"Such lovely work as we have – you can't find it any more," said Sister Bernarda. But she acknowledged that the scheme might not save the abbey. "If someone decides to join, that's not up to us."

The health resort itself would continue, said both Farnleitner and Bernada. They showed little enthusiasm for what form it might take, though. "It's thinkable, but it would make no sense for us," said Sister Bernada. "We would lose the spirituality." – Reuters

Tags / Keywords: Lifestyle, Health, Europe, Health, Alternatives, Travel, Europe, Austria, Marienkron, health resort, Cistercian, nuns, Kneipp hydrotherapy centre

Blame the elders: Study suggests laziness could be hereditary

Posted: 17 Apr 2014 01:20 AM PDT

There could be a very simple reason why many of us feel lazy every now and then.

Could genes be to blame for a lack of motivation to hit the gym? A recent study conducted at the University of Missouri suggests this could be the case.

By studying a population of rats over 10 generations, researchers came to the conclusion that there is such a thing as a genetic predisposition to laziness, at least among rodents. The study was conducted by Franck W. Booth and Michael D. Roberts of the University of Missouri's College of Veterinary Medicine and the results were published in the latest issue of the American Journal Of Physiology.

Around 50 rats were placed in cages with running wheels. Over a period of six days, researchers recorded the amount of time each rat spent willingly running on its wheel. The rats were then separated into two breeding groups, so that the 26 most active rats bred only amongst themselves, and the 26 least active bred only with each other. The process was then repeated over 10 generations.

At the end of the experiment, the researchers observed that the rodents from the "super runners" line willingly ran 10 times longer per day on average than those from the "couch potato" line.

To find which traits predisposed the active rats to working up a sweat, the researchers looked at several factors, including body composition and mitochondria content in muscle cells. But the most significant difference between the two populations was in their genes.

"Out of more than 17,000 different genes in one part of the brain, we identified 36 genes that may play a role in predisposition to physical activity motivation," Roberts noted.

It remains to be seen, of course, whether such a gene exists in humans and how crucial it might be in determining our willingness to engage in physical activity. — AFP Relaxnews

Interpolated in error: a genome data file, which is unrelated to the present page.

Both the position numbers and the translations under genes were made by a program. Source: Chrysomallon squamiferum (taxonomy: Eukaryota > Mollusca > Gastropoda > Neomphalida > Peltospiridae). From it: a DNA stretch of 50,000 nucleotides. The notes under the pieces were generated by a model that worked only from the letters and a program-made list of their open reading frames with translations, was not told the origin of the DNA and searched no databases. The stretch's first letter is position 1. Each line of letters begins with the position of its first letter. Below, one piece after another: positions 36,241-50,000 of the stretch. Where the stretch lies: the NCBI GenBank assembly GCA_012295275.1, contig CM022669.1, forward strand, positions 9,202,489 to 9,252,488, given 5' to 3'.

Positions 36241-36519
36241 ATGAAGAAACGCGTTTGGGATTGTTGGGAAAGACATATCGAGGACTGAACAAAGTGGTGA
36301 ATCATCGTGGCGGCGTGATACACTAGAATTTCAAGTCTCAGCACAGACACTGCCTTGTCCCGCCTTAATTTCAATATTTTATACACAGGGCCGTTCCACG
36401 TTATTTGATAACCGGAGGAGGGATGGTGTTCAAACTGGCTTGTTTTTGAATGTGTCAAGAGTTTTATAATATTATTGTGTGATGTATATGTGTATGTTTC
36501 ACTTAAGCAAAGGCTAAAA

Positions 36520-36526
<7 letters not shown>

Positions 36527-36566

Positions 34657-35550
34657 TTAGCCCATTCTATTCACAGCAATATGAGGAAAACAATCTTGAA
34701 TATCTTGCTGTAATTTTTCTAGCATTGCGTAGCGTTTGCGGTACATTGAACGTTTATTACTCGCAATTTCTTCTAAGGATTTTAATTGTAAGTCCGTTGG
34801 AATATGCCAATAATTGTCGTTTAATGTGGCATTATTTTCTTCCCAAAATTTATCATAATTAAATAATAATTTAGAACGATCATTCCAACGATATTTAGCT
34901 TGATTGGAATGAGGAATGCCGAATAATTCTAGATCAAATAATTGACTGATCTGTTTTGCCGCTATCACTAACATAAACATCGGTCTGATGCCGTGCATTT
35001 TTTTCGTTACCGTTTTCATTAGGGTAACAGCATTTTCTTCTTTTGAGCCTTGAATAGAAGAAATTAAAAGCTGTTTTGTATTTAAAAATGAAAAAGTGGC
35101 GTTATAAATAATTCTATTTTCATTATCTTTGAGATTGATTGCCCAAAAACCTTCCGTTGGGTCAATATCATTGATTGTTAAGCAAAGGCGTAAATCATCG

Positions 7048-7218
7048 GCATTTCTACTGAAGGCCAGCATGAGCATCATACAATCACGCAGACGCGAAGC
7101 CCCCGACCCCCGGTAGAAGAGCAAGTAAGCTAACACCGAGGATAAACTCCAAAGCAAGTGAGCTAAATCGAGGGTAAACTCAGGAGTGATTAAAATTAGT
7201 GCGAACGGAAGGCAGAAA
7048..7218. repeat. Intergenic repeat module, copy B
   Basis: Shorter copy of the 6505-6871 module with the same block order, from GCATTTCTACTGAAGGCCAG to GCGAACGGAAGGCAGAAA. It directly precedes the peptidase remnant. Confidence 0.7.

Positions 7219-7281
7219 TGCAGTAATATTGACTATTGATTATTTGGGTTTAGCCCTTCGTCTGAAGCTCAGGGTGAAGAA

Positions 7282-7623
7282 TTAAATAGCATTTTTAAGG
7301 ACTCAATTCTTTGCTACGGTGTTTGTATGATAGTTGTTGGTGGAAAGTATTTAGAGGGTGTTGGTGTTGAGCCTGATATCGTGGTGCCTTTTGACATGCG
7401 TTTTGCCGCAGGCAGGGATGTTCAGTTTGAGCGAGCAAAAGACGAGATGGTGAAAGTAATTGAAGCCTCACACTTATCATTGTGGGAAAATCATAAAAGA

When it comes to exercise, start small and work your way up

Posted: 16 Apr 2014 09:00 AM PDT

Fitness celebrity Tosca Reno urges us to make small changes that can snowball into big improvements.

Hers is the Cinderella story of the fitness world.

At age 40, Tosca Reno says she was nearly 36kg overweight, depressed and clinging to a bad marriage because, as a stay-at-home mother, she feared she couldn't raise her three young girls on her own.

Today, at 53, she is one of the most recognised celebrities in the fitness world – and not only because she recently posed for the cover of Oxygen magazine in a blue bikini that showed off trim, tight abs and a brilliant smile.

Reno says there's nothing remarkable about her transformation, except that she consistently took the small, persistent steps toward health and wellness that she outlines in her latest book, The Start Here Diet.

"I didn't come from a fitness world. I didn't know where to begin," Reno says. "But I knew I had to begin somewhere. I would get winded walking up a single flight of stairs. It scared me. I remember thinking, 'If I don't do something about this, I won't see my girls grow up to be young ladies.'"

Reno says The Start Here Diet is her most revealing book to date, and there's no doubt it's her most accessible.

Typically, Reno is preaching to the converted. She writes a monthly column in Oxygen magazine, one of the few mainstream fitness magazines aimed at women who are not afraid to hit the weight room at the gym.

She is also author of the Eat Clean Diet franchise, which includes more than a dozen bestselling wellness books and counts Angelina Jolie as a fan. (Reno is also behind the glute workout bible, The Butt Book.)